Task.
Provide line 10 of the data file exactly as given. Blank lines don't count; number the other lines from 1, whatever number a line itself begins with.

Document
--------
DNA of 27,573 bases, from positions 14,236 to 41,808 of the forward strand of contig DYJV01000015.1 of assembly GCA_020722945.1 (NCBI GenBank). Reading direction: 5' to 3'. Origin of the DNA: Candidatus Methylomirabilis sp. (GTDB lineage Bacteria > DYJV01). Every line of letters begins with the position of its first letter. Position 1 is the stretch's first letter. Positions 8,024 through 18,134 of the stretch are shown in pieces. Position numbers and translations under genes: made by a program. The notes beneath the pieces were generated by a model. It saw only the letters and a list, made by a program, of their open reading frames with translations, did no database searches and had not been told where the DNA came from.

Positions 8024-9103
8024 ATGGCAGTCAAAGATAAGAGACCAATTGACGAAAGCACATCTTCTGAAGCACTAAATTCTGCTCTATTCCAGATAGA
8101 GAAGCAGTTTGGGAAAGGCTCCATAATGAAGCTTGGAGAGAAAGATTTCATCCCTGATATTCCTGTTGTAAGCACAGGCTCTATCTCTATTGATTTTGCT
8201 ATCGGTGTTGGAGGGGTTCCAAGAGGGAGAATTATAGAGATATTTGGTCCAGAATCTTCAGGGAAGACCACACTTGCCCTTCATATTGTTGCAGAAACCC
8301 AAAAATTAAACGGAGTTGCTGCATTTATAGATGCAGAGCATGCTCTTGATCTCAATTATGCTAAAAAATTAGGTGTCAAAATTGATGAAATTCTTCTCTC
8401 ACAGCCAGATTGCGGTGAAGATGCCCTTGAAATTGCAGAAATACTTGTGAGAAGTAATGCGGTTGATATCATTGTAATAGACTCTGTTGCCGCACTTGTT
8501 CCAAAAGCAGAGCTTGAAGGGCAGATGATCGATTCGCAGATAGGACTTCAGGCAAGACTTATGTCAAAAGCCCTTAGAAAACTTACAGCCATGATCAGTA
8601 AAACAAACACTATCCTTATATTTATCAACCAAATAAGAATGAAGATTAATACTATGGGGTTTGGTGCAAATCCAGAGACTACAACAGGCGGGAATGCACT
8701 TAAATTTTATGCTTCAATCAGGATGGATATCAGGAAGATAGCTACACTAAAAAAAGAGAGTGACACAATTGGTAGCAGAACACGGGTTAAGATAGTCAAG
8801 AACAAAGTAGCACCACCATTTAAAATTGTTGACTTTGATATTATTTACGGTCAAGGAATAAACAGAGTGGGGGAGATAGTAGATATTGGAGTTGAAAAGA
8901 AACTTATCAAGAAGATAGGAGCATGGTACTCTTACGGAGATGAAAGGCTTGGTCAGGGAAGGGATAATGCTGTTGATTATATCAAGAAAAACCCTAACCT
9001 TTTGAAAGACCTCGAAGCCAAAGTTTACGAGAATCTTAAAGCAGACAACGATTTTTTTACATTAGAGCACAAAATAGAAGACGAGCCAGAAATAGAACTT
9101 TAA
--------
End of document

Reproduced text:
8701 TAAATTTTATGCTTCAATCAGGATGGATATCAGGAAGATAGCTACACTAAAAAAAGAGAGTGACACAATTGGTAGCAGAACACGGGTTAAGATAGTCAAG